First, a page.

Several new supermarkets, trading in construction and repair materials, have been already opened in Tbilisi. These modern, ritzy stores, where products are conveniently shelved in the orderly manner, are gradually replacing Eliava market, the area that has already become a cult one.
‘Eliava’ market has been operating in Tbilisi since mid-90s. The metal and plank counters, built up in a chaotic manner, the glassed-in shops and the people standing behind them, form a parallel world that is an integral part of Tbilisi urban aesthetics.
Time seems to have stopped, nothing is changing here. This area has its intact smell, character and music. ‘Eliava’, with its dirty narrow passages, its smell of dust and low-priced paint, the women selling puff-pastry cheese pies and the workers befuddled from beer, are sort of a gloomy fragment of the 90s, which the present-day Tbilisi couldn’t cede so far and which has been taken along with it.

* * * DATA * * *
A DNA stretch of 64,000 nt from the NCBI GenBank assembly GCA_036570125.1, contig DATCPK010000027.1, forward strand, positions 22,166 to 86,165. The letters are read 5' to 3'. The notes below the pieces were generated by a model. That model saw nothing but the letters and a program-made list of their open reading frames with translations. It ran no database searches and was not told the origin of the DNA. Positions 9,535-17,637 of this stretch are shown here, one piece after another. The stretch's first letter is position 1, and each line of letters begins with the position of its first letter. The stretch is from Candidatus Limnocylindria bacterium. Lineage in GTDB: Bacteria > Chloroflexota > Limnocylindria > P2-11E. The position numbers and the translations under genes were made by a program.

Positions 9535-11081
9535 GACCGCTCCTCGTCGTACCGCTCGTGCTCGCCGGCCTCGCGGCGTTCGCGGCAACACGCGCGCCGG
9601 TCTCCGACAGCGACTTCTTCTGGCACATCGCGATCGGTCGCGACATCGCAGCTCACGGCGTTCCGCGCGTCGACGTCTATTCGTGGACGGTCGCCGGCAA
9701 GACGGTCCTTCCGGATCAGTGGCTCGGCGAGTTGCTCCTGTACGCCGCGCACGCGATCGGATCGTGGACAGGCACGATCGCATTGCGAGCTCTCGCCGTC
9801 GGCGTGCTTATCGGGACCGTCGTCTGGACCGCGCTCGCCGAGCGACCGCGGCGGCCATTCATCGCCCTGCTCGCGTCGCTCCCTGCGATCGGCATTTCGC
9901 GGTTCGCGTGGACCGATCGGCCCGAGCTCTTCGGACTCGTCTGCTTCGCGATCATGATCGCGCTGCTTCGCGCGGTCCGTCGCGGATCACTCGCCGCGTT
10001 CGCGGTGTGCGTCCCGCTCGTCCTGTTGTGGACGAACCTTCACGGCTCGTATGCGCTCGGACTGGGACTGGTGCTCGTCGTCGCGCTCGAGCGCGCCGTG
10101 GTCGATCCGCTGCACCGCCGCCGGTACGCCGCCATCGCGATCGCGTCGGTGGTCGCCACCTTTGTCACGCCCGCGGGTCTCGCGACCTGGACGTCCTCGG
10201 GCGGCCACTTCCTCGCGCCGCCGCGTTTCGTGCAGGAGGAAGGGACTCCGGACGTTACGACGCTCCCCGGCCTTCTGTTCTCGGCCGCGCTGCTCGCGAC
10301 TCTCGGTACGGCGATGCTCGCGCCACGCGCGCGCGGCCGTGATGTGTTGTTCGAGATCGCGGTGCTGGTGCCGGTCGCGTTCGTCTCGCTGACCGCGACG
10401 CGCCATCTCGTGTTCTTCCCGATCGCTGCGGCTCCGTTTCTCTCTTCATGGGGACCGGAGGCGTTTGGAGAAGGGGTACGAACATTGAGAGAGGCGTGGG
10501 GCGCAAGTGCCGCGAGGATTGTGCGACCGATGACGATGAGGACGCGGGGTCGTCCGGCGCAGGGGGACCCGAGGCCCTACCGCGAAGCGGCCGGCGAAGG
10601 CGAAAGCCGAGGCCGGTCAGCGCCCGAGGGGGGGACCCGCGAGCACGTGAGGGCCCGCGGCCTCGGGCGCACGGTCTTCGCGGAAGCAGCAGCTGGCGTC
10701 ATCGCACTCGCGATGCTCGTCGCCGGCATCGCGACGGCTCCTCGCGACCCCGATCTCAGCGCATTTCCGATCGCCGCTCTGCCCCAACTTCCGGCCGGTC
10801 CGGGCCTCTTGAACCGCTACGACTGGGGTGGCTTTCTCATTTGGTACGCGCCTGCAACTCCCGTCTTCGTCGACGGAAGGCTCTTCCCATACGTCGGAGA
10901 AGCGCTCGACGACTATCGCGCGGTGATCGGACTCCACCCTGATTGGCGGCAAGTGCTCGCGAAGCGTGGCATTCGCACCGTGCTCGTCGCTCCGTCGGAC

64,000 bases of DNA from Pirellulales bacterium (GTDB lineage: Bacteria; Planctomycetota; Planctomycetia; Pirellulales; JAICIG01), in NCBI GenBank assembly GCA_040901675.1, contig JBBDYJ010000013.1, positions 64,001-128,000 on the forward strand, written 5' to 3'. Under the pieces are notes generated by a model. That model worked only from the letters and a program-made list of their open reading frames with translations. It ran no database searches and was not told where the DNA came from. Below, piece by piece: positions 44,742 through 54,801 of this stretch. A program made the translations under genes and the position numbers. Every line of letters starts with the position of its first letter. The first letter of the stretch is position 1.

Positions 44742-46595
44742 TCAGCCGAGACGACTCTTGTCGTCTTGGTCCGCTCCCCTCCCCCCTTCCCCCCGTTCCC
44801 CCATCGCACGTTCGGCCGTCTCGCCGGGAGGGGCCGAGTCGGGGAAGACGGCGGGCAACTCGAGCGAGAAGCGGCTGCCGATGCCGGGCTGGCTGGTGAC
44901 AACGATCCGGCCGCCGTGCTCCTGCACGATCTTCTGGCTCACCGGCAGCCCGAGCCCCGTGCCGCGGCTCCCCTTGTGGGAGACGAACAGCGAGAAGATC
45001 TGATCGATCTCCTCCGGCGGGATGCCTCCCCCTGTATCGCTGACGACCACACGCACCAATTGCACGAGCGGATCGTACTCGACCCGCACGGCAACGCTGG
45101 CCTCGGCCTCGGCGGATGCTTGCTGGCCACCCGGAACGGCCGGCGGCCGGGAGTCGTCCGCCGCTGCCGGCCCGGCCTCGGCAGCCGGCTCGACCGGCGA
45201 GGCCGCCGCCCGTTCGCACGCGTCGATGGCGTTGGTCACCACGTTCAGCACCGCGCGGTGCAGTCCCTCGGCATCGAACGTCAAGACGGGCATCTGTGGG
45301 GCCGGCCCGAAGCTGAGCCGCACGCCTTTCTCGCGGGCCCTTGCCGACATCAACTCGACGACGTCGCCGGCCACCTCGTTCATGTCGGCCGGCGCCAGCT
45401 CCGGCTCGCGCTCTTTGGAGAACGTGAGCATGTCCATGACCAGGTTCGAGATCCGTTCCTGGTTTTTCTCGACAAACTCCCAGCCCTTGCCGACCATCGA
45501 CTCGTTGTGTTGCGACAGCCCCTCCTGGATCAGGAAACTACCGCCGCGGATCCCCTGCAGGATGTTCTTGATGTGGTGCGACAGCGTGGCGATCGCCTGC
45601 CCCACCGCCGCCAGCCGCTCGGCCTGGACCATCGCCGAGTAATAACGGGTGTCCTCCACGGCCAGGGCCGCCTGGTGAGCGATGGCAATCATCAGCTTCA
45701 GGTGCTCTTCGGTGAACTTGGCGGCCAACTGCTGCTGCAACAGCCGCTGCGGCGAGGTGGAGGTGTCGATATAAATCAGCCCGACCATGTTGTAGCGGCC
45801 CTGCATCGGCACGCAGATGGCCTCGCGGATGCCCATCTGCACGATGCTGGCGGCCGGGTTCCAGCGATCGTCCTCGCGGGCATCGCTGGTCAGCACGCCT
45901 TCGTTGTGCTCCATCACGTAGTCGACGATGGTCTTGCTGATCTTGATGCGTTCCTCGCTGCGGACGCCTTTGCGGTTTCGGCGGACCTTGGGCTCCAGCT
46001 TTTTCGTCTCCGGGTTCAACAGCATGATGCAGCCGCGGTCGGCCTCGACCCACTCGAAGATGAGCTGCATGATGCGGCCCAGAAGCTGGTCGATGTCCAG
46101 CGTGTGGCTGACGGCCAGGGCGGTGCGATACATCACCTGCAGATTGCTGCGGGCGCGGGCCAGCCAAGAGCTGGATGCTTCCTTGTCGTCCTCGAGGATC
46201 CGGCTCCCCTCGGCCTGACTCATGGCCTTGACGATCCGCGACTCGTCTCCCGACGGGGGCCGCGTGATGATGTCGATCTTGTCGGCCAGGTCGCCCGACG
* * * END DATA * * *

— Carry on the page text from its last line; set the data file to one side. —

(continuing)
For twenty years, this place has saved many families from starvation. For many, this area still remains the only means of self-fulfillment and employment.
Gela Arsiashvili, 65, a turner, has been working here for 20 years already. He’s been producing metal items in a leased premises. As he says, his family has never lacked money for food.
He has taught his son the craft and now there are already two of them. He has no fear of unemployment, since what he has learn throughout the years spent here is that a good craftsman will never be lacking clients.
He has a hard work-there is dust, smoke and continuous noise, i.e. a metal symphony, as Gela calls it himself.